Post Profile






The incredibly depressing second presidential debate, recapped

I think I just watched a presidential debate, but it could also have been a very peculiar televised staging of “Who’s Afraid of Virginia Woolf” by the WWE. If it in fact was the debate, then this summary will be useful to you! Here it is, just in case.  Anderson Cooper: Hello, I’m Anderson Cooper. […]
read more

share

Related Posts


David Finkle: First Nighter: Who's Afraid of Albee's Virginia Woolf 50 Years On?

United States / New York : Huffington Post: New York Blog

Will everyone who saw the original production of Edward Albee's Who's Afraid of Virginia Woolf? please raise his or her hand? Just what I expected: Not that many hand-raisers left to acknowledge their presence at an historic theater...

Cara Joy David: Scandalous Needs a Miracle, Virginia Woolf Is One

United States / New York : Huffington Post: New York Blog

The Broadway grosses have recently told me two things. First, Kathie Lee Gifford is not a very good salesperson. Second, not everyone in the world is going to see Who's Afraid of Virginia Woolf?, even though everyone in the world sh...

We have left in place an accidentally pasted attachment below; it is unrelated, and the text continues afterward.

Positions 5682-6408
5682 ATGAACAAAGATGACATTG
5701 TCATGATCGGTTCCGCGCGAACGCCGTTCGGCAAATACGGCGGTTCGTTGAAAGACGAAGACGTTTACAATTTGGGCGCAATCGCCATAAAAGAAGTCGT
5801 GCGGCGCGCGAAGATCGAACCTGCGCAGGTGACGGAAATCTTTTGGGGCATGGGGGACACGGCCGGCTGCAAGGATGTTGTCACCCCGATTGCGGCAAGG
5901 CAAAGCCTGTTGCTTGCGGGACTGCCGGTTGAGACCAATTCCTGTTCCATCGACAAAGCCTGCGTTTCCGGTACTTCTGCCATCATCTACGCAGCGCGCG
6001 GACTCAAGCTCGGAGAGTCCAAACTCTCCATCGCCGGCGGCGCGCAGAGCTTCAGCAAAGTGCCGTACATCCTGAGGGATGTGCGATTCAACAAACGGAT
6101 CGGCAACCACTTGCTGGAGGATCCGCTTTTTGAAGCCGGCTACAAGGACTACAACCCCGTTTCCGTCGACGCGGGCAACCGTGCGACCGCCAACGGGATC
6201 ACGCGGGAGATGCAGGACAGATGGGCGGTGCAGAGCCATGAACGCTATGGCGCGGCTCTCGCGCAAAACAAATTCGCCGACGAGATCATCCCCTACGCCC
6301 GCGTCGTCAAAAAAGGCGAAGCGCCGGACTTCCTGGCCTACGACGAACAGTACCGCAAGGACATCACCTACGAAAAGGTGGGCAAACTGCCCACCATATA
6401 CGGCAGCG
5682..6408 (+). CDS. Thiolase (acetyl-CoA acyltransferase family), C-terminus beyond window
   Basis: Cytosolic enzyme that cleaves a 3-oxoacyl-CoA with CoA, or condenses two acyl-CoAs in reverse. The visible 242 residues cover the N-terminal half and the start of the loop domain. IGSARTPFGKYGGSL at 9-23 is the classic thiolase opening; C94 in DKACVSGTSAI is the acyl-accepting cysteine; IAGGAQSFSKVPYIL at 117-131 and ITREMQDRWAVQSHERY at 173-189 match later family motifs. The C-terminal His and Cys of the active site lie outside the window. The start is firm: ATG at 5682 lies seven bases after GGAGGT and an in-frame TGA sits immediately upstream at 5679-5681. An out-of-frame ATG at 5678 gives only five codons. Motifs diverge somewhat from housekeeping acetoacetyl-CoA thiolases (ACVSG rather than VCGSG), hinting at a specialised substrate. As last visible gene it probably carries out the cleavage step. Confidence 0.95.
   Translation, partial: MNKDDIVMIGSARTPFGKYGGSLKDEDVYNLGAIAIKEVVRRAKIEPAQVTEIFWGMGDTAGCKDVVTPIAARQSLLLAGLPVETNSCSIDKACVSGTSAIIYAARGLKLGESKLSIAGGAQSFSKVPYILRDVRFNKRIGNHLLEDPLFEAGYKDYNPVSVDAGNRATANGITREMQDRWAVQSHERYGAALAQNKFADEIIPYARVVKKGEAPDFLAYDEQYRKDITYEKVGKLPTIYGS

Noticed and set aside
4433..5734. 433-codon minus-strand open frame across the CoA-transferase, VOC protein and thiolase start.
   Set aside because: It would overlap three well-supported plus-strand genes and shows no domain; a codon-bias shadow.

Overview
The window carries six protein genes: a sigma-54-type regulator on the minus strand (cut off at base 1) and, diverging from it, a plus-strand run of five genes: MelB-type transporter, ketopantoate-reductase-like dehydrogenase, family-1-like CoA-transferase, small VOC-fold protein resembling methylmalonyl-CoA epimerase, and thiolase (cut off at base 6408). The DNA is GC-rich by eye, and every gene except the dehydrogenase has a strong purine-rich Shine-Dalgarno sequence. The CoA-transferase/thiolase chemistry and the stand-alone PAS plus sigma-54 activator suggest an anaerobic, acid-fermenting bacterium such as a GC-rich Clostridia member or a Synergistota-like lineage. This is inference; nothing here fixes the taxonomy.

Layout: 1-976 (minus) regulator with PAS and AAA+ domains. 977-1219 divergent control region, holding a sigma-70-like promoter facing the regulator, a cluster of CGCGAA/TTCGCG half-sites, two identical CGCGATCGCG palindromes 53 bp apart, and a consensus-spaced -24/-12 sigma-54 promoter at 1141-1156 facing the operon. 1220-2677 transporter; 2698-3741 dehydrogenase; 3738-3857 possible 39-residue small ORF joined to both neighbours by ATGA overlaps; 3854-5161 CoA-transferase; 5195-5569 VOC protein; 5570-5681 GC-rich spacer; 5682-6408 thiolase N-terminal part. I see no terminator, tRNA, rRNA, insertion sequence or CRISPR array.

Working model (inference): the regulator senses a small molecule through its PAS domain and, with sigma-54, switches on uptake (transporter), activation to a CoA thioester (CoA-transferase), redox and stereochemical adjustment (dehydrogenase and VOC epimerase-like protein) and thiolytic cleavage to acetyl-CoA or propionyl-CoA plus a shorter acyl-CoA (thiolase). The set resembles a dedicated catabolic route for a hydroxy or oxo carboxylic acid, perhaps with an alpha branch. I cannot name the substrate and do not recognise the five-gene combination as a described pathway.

Recap and Highlights of the Final Debate Between Hillary Clinton and Donald Trump: WATCH

LGBT / Gay : Towleroad

There was a clear winner of the third and final presidential debate (watch it in 8 minutes above, or watch the full debate here) and it was not Donald Trump. He had few wins in a discourse littered with insults, with fabricated voca...

Not-Fearing Virginia Woolf: A Compilation

Humor : The Hairpin

1. Speakeasy, "Amy Morton is Not Afraid of Virginia Woolf" (2/6/13) 2. The New York Review of Books, "Not Afraid of Virginia Woolf" (3/13/03) 3. The Daily Mail, "Don't Be Afraid of Virginia Woolf" (9/23/11) 4. Danielle Green, "Don't...

Fern Siegel: Stage Door: Who's Afraid of Virginia Woolf, Mojo

United States / New York : Huffington Post: New York Blog

The Steppenwolf Theatre Company's latest Broadway revival of Edward Albee's 50-year-old masterwork, Who's Afraid of Virginia Woolf, is less a volcanic eruption than a slow, simmering pot that periodically boils over.

Comments


Copyright © 2016 Regator, LLC